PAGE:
Folic Acid Supplements Still Advised
WebMD News Archive
"Women should be cautioned that half of all pregnancies are unplanned
and that folic acid must be taken before conception to be effective. Taking
supplements is the safest and most effective way" to prevent the birth
defects associated with folic acid deficiency," he concludes.
Mills tells WebMD he wrote the article because "there has been a lot of
politicking to increase the amount [of folic acid]" in enriched flour. The
dose for most women who could become pregnant is 400 mcg per day, and 4,000 mcg
per day is recommended for women who have already had a child with a birth
defect associated with low folic acid, Mills says.
The results of the current folic acid enrichment program are not expected to
be available until sometime later this summer, says J. David Erickson, PhD,
chief of the branch of birth defects and genetic diseases at the CDC.
"Our best guess at this was that you might see a 50% drop [in these
birth defects]," Erickson says. "That would be our hope; that's what
one would hope to achieve with fortification. The projections by the FDA at the
time were that women would consume an extra 100 mcg a day [with fortification].
That is one-fourth the recommended amount."
Mills provoked an impassioned response from Godfrey Oakley, MD, who likened
Mills' article to "yelling fire in a crowd." Until two years ago,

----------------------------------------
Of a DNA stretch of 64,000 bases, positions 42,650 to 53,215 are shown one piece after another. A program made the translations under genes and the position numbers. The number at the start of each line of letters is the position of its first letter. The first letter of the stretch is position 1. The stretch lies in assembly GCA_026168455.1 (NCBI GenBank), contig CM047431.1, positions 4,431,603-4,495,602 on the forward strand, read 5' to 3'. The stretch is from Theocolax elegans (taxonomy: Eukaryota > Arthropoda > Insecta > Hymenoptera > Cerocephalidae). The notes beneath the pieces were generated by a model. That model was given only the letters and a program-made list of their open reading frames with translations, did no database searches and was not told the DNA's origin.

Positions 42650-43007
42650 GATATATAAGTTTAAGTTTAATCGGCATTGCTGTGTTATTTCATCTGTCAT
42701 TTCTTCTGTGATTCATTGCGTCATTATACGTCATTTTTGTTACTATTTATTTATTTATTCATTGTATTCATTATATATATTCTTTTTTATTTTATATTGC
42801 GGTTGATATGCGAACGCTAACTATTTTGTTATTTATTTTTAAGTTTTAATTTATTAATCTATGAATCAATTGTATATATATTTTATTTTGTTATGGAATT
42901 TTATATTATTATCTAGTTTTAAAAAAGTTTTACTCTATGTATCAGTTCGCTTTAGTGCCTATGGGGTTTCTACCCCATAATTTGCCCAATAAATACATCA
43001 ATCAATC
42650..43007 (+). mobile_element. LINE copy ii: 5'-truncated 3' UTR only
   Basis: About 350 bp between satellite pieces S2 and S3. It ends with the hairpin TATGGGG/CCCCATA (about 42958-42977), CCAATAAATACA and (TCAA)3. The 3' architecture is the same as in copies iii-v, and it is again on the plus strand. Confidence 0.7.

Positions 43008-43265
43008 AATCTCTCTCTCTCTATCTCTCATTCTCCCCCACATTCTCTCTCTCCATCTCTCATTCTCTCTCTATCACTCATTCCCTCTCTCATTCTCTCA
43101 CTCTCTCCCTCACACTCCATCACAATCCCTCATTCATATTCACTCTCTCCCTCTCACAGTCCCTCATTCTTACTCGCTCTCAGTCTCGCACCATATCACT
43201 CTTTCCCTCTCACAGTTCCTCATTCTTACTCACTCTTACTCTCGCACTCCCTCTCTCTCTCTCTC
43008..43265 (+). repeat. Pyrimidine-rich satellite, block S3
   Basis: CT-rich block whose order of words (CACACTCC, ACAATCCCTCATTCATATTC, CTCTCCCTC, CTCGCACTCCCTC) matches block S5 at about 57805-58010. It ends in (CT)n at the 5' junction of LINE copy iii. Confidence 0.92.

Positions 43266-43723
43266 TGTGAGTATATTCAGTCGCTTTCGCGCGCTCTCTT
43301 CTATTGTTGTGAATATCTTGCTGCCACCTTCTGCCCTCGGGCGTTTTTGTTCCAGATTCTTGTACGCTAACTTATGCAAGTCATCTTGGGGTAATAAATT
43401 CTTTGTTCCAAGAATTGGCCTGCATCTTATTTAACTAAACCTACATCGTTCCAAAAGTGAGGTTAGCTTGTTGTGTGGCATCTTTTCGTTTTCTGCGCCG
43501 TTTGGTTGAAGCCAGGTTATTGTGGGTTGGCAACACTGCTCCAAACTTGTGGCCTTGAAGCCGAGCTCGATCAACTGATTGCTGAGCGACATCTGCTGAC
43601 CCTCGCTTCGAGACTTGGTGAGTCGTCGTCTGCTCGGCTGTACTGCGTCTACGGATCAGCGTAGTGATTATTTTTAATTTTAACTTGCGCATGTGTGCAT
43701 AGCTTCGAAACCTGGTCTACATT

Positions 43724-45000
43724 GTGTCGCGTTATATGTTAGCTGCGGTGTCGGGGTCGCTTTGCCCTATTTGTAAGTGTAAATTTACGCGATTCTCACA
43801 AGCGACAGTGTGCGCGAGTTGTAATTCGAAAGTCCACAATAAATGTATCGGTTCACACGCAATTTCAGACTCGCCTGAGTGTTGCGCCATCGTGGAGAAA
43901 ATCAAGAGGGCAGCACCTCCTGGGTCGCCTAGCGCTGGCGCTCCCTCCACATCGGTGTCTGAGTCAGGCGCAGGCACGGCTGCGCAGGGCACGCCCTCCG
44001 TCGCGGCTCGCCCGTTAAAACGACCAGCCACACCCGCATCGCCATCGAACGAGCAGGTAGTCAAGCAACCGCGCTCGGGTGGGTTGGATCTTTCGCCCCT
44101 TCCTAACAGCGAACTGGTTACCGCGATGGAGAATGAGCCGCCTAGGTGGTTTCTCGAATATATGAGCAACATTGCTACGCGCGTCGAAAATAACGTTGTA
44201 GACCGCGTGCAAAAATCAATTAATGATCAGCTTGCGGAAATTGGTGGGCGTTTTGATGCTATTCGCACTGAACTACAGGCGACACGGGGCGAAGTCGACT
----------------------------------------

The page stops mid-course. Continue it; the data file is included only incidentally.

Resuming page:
Oakley was the director of the CDC's Division of Birth Defects and
"My view is that, from everything we know up this point, the amount of
fortification is not enough," Oakley tells WebMD. "You would have to
eat a loaf of bread" made with folic acid-fortified or enriched flour to
reach the recommended level, says Oakley. He is currently a visiting professor
of epidemiology at Emory University in Atlanta.
"What gets missed is [that] this is not about what is the dose at which
you can start to see some protective effect," he says. "That is not
what you are after. It is about what is the least dose that will give you the
most protective effect. It takes 400 mcg to do the whole job. We should have no
child with folic acid-preventable [birth] defects. I agree that until
fortification is fixed, we need to be teaching as many women as we can ... to
take a multivitamin." However, this is an ineffective solution, he notes,
because "no more than 50% of women will take vitamin supplements."